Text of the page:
Gabby Charlton - APA Sports & Exercise Physiotherapist & Head Physiotherapist Fremantle Dockers AFLW
Part two of our blog series explores common injuries in AFL. As men’s football has developed into the fast, powerful game of today, the nature of injuries particularly soft tissue pathology, has changed. Interestingly the incidence of hamstring, hip and groin injuries have remained high for many years, highlighting the importance of injury prevention programs across all levels of football.
Common injuries in the male cohort:
Hamstring and other muscle strains
The most prevalent injury in male football continues to be muscle strains, particularly hamstring strains, which for many years has accounted for around 20% of all injuries in elite AFL.
The biggest risk factor for any muscle strain is a previous history. There is now quite conclusive research on a link between weaker muscle strength and higher risk of hamstring injury. More recent research is beginning to show players who return to play continue can develop strength deficits in previously injured muscles, even if they regain muscle strength through the rehabilitation. It highlights the importance maintaining strength and gym program throughout the football season.
As the speed of the game continues to increase, and players are getting faster, stronger and more athletic over the years, tendon injuries are becoming more prevalent in the AFL. These injuries take longer to return from, generally between 8-12 weeks. While muscle strength may not initially be too affected, athletes may struggle to return to explosive movements such as sprinting, changing direction and kicking.
Any soft tissue rehabilitation should include sports specific agility work resembling running patterns of the sport. In AFL this could be things like chasing an opponent, reacting to a ground ball or kicking under pressure.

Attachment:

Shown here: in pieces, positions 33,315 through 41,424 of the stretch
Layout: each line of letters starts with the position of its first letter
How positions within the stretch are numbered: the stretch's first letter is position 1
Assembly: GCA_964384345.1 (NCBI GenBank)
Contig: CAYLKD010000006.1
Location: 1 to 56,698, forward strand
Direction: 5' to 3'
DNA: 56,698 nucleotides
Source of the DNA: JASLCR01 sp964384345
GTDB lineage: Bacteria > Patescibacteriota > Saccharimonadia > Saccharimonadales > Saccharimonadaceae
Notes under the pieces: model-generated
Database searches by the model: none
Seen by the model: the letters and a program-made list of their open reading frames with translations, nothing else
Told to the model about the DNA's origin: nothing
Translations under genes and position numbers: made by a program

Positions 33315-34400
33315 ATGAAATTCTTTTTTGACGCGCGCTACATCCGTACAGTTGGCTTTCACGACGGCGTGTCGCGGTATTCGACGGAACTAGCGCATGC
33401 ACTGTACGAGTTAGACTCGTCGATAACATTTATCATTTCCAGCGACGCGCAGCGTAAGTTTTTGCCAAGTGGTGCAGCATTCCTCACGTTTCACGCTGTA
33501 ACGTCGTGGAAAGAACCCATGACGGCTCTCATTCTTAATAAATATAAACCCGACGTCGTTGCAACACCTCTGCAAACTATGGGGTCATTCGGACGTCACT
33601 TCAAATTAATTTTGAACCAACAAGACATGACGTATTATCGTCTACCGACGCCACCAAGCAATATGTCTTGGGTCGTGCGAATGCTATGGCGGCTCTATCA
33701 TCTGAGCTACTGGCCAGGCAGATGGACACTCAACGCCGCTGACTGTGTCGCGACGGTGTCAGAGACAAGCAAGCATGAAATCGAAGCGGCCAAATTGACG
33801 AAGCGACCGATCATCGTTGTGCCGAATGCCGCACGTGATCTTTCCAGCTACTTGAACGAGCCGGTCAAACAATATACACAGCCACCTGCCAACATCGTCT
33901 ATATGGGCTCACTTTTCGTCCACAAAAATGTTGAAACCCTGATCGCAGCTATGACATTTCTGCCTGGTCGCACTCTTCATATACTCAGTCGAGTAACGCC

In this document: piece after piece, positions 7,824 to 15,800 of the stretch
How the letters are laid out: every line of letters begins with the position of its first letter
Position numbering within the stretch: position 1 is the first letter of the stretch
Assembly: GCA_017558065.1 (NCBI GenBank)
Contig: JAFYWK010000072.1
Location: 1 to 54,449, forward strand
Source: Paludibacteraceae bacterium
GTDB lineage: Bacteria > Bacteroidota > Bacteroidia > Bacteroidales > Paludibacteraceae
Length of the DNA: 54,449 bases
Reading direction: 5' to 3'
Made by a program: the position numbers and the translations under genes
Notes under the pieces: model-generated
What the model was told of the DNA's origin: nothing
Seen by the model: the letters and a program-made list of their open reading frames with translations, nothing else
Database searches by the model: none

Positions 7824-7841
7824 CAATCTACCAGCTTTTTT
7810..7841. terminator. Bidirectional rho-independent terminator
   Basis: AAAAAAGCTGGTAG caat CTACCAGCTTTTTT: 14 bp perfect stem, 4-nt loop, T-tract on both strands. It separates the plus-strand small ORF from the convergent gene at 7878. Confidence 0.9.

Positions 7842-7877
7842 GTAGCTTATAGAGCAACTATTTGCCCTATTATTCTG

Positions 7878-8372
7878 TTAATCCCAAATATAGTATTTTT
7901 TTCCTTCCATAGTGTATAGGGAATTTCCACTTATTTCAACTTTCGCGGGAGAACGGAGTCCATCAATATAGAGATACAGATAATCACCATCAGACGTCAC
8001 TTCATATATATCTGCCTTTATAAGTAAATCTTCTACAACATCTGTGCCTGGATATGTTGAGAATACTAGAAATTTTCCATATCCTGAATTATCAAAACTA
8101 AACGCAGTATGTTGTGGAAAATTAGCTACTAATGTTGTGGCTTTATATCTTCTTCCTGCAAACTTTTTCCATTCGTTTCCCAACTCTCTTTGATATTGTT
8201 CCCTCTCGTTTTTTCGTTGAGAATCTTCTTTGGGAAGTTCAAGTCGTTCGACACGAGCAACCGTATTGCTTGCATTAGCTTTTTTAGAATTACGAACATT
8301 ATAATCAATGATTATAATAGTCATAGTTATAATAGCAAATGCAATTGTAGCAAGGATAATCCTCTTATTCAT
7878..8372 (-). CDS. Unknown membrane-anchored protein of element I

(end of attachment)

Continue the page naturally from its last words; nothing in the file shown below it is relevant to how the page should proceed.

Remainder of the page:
2. Hip and groin pathology
Hip and groin pathology is the second most prevalent injury in male football, accounting for around 11% of all injuries.
There are a few different sources of hip and groin pain and it is important to correctly diagnose the correct cause. The source of pain may be arising from the adductors, hip flexors, pubis, hip joint or inguinal ligaments. Identifying the correct cause if the first step in creating an individualised exercise program
It is well accepted that hip anatomy can change with athletes who are exposed to high levels of field sports in their youth. These changes have little correlation to developing hip and groin pain, however it can result in decreased range in a sport that requires high amount of hip movement for sprinting, kicking and cutting.
There are significant differences in the anatomy of the male and female pelvis, with the female pelvis sitting wider to allow childbirth. Although it is not yet clear in the research the correlation between anatomical differences and injury, a more hypomobile or ‘stiff’ profile of the male hips may require more mobility work to increase available range at the hips. Muscle imbalances around the hips can also cause functional restrictions to hip range and any asymmetries or weakness around the hips and pelvis should be addressed with targeted strength programs.
Searching for an injury prevention program for a club or athlete? WA SportsMed Physiotherapists can create whole team or individual injury prevention program depending on your requirements.
Unfortunate enough to have one of these injuries? We pride ourselves on designing elite-level programs for athletes of all levels to get your back on the field as quickly and safely as possible.
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